But to Clare Lise Kelly, a historic-preservation planner for Montgomery County, and to other architectural experts, the office building at Georgia Avenue and Cameron Street is a shining example of International style. It’s time, they say, for it and other “mid-century modern” buildings and homes — those with sleek, boxy designs from the 1950s and 1960s — to be considered for historic preservation.
“The challenge is always preserving the recent past,” Kelly said. “It’s easy to look at things from 100 years ago and see them as historic. . . . If we don’t act now to assess resources from this time period, they’ll be gone, and then it’s too late to say, ‘That apartment complex was really special.’ ”
Popular interest in mid-century architecture and interior design has surged in the past few years with the success of the “Mad Men” TV series. But architectural preservationists began paying closer attention over the past decade as more modernist buildings passed the 50-year mark, traditionally the minimum age for consideration as historic.
Preserving some of that past, experts say, is especially important now, as areas such as White Flint in Montgomery and Tysons Corner in Fairfax County continue to transform from sprawling suburbs into more urban nodes of high-rise buildings clustered around transit stations. Many of the newer developments, they say, feature more traditional architecture because they are designed to re-create the feel of the more walkable, old-fashioned Main Street.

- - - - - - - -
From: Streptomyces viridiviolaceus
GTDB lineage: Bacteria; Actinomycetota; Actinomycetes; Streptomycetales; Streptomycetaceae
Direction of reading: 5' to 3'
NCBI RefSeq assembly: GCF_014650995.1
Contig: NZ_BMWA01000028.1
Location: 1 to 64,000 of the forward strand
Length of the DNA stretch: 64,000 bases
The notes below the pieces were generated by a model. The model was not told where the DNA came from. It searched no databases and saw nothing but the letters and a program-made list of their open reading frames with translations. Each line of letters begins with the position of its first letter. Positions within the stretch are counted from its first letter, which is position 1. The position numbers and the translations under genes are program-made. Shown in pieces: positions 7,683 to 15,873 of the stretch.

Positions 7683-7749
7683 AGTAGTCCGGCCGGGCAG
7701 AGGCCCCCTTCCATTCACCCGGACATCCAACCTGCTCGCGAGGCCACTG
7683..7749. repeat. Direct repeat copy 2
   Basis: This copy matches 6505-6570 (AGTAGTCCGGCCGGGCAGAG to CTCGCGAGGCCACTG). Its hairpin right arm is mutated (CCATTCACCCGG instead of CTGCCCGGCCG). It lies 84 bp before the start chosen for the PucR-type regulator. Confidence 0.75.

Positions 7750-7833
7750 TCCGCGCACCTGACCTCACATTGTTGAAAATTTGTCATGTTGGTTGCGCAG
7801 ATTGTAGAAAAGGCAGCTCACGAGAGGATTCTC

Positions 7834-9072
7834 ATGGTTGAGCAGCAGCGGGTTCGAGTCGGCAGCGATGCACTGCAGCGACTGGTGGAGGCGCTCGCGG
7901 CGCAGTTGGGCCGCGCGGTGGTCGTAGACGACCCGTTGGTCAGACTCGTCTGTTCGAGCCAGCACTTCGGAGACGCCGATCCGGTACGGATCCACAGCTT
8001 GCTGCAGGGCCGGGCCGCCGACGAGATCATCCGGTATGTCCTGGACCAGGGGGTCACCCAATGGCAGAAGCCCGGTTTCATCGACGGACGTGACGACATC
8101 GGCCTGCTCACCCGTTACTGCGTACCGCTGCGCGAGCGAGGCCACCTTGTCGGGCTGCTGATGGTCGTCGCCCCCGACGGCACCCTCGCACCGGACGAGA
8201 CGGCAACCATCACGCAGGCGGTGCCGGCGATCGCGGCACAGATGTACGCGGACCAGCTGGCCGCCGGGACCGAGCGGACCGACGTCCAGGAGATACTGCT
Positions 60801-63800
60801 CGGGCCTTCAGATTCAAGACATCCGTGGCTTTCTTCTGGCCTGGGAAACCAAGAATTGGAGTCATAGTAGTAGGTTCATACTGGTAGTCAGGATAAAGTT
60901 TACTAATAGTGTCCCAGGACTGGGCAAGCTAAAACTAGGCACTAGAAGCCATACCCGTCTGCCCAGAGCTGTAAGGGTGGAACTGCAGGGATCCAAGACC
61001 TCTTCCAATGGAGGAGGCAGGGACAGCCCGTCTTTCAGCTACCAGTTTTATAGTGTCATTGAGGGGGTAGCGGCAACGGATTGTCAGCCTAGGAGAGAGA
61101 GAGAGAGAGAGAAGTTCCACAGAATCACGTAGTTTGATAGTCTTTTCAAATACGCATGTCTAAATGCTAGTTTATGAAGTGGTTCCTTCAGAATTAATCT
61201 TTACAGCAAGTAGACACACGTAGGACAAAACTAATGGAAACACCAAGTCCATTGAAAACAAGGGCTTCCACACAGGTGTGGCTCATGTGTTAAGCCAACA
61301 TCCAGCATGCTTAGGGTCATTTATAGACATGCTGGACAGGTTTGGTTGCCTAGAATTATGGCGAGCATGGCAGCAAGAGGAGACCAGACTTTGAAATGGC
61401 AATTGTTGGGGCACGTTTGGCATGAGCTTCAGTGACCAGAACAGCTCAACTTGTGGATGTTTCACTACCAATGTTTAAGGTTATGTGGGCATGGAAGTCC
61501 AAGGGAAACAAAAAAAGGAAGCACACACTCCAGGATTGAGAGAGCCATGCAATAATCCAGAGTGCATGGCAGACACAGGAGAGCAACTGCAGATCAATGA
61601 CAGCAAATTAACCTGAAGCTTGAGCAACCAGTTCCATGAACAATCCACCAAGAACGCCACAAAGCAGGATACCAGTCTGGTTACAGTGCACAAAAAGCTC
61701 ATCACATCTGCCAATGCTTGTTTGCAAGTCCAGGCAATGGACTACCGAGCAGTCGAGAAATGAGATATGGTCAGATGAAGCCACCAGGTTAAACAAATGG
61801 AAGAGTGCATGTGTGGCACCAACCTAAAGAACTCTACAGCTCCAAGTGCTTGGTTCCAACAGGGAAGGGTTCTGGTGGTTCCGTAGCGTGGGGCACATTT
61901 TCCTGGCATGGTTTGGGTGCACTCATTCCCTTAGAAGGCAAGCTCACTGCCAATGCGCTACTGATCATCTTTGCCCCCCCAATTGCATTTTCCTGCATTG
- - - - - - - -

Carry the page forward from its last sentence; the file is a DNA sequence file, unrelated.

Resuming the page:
Kelly said she realizes that some people consider modernist buildings too young — and, in some cases, too plain or ugly — to warrant protection. It’s not about age or looks, she said. It’s about preserving critical pieces of architectural history from the post-World War II population and building boom that transformed suburbs such as Montgomery from rural bedroom communities into dense subdivisions and commercial districts.
County planners have begun building their first database of mid-century modern buildings and subdivisions. The “Montgomery Modern” architectural survey, Kelly said, will ensure that the most significant structures survive.
Montgomery is especially fertile ground for mid-century modern architecture. In the county, as many new homes and buildings took root during the first decade after World War II as had been built in its entire prewar history, Kelly said.
The buildings generally lack classical details such as columns and ornamentation, and often have construction materials — concrete, glass panels, steel frames — embedded in the design. Mid-century modern houses typically have open spaces, a casual feel and extra-large windows to mesh living spaces with nature.